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Swale panic! Seed then mulch or mulch then seed?  RSS feed

 
                          
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Hi Gang,

I have 550 metres of swales dug, and hundreds of dollars worth of cowpea, lupin, millet and more. 

One small detail I didn't figure out yet - do you seed THEN mulch, or mulch THEN seed?

In geoff lawton's Establishing a Food Forest DVD, he can be seen broadcasting lupin on bare soil, but  won't the mulch prevent them from growing (as mulch is supposed to do)?

But if you mulch first, won't the seeds be up off of the soil and therefore not germinate?

 
Paul Cereghino
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Location: South Puget Sound, Salish Sea, Cascadia, North America
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Seed to soil contact is likely necessary for most species.  I seed, then if necessary apply thin mulch (so 50% of soil is obscured) to increase surface moisture.  Different species will push through mulch with different ability.  I have found that running a lawn roller over broadcast seed improved germination under some conditions.  I generally don't deep mulch and seed at the same time, unless my mulch is compost...
 
tel jetson
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Location: woodland, washington
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seed balls can take care of the soil contact that Paul mentioned.  would mean some more work, though.
 
                          
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Thanks for the replies, guys.

A lawn roller isn't going to be practical - 550m and a heavy clay berm.  So it's lots of large clods.  I'll be lucky if my seeds-of-choice actually take hold.

Seed balls would be a good idea except for the scale and timing - I'm doing a lot of Just in Time planning here   Is that still considered planning?

Putting down Lupin, Dunn peas, Cow peas, Vetch, White Clover and Lucerne.  A bit of a shotgun approach because the grass here is such a good competitor.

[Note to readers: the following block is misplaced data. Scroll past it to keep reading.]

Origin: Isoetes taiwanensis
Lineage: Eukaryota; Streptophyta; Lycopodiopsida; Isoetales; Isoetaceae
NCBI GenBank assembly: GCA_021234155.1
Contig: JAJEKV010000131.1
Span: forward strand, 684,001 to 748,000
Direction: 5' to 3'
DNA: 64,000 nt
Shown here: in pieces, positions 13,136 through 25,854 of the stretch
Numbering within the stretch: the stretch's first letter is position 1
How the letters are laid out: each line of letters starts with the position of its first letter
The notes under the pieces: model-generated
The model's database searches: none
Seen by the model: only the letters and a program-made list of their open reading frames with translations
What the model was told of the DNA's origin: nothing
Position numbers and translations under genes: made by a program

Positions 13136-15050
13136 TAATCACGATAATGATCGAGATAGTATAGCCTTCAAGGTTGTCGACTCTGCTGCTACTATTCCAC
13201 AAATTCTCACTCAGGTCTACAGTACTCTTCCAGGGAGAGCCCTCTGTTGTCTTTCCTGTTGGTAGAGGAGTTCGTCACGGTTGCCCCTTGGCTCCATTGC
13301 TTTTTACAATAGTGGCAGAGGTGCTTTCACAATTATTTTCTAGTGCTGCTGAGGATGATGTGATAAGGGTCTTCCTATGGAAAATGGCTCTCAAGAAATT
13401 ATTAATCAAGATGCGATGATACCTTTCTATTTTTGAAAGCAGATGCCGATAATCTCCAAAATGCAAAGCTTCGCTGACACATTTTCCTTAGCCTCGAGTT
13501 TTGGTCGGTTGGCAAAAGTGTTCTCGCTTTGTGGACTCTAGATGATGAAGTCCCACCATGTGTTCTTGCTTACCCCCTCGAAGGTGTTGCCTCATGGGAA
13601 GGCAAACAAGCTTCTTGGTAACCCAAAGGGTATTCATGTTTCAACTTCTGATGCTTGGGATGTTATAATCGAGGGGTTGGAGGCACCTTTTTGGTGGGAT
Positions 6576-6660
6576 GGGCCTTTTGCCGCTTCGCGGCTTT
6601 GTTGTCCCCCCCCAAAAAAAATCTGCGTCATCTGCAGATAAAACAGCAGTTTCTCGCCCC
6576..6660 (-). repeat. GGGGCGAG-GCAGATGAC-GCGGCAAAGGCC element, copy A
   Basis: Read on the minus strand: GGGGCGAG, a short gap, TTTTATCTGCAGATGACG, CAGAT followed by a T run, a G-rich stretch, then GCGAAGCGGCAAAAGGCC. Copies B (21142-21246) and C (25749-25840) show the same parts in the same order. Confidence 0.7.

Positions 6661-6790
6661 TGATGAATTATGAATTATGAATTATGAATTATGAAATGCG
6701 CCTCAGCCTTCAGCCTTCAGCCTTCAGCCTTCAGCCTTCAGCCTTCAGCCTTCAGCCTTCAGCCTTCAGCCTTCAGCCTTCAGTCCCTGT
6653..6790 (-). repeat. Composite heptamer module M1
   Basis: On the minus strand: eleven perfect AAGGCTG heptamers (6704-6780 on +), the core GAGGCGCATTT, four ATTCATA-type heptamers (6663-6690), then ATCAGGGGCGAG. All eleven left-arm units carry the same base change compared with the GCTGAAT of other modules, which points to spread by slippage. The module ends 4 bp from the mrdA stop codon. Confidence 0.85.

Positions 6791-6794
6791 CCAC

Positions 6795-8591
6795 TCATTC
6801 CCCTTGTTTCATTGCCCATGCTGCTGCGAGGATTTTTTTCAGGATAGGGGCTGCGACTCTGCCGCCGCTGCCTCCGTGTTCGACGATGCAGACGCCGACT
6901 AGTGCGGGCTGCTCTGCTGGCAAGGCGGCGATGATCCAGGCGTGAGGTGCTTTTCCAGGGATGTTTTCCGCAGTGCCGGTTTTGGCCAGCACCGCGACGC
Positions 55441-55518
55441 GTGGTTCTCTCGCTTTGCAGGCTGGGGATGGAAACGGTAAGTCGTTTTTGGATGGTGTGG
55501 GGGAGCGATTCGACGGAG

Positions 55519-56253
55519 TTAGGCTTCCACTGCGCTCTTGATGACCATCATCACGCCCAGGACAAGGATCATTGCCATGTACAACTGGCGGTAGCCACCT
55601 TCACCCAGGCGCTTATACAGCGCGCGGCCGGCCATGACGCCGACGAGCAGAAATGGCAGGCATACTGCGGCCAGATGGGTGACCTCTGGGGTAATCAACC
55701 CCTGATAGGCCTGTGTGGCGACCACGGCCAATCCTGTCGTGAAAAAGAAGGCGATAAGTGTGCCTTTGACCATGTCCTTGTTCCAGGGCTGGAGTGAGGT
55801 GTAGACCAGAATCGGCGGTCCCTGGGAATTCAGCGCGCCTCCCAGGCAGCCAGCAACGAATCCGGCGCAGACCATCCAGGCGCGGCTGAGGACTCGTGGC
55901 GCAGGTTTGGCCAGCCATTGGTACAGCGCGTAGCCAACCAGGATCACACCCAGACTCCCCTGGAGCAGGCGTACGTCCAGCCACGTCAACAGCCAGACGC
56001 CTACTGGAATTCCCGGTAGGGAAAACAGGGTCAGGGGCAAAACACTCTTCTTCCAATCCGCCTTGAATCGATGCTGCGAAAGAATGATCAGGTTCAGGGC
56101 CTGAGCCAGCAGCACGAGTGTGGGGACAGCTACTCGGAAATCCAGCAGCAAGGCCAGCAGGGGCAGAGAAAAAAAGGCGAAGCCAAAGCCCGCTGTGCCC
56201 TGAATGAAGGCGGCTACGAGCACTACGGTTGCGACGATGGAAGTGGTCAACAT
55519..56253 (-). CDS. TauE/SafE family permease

Seems the bigger seeds would be the ones with enough "oomph" to punch through some mulch, where my little seeds might not.
 
tel jetson
steward
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Location: woodland, washington
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got any big animals?  scattering seeds, then conscripting some hoofed associates to trample them in could be helpful.
 
Jordan Lowery
pollinator
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we either just sow and establish a living groundcover when dealing with bare soil, or when dealing with heavy vegetation areas, its mulch and then seed on top. usually the seed is mixed with some compost to help spread it better and provide some soil/cover.
 
Kay Bee
Posts: 471
Location: Jackson County, OR (Zone 7)
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a light cover of straw should still allow (even enhance) germination.
 
Steven Baxter
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Check out Sepp Holzers video on you tube. He just fills a bucket with his mixed seeds and then scatters the seeds by hand all along the terrace. The part about the seeds starts at about the 8 min mark.

http://www.youtube.com/watch?v=mzRzJRiUylg
 
                          
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What I see from Sepp's video is him scattering:

1) on bare earth
2) multiple seeds

We're doing clover, vetch, cowpea, lucerne, lupin, millet, dunn pea - that's quite a bit.  Apparently we have more money than sense!

We're doing it on bare earth - often subsoil since we failed to instruct our operator how to make sure the topsoil stayed on top.  Though at least there's no grass on top ready to take over...  And we're mulcing lightly - about 50% as suggested above.

We're not using cows or children to pack the seeds in as swales are supposed to have an uncompacted downslope berm....

The birdseed we hurriedly and poorly scattered has germinated so maybe I'm under-confident and our better prepared and more varied seed dispersal phase will go fine!

Still half panicking

 
                            
Posts: 41
Location: Colorado
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Thin mulch over seed.  Seed under the mulch has ground contact and moisture retention is better.  If you try seeding over mulch, a little will sprout, birds will get some, and other stuff 'may' sprout, but the roots could dry out before they reach the soil below.
 
                      
Posts: 76
Location: Austin,TX
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Toss the seeds and lightly cover works well.

If you have a lot of subsoil you might think about mulching 1st then broadcast the seeds then light cover.
Need to get some organic matter mixed with the subsoil. Should help get the cover crop going, chop n drop then repeat.
Add some compost tea and worm casting to get things revved up.

Here's some before/after...
Not so much soil but more dusty rocky dirt. Wouldn't even wet...water would just bead up on it. Was once a junk car lot.


After much mulching with woodchips and cover crops. Just waiting on the rain to start. Feb '11 is the start of my sites 3rd year.

 
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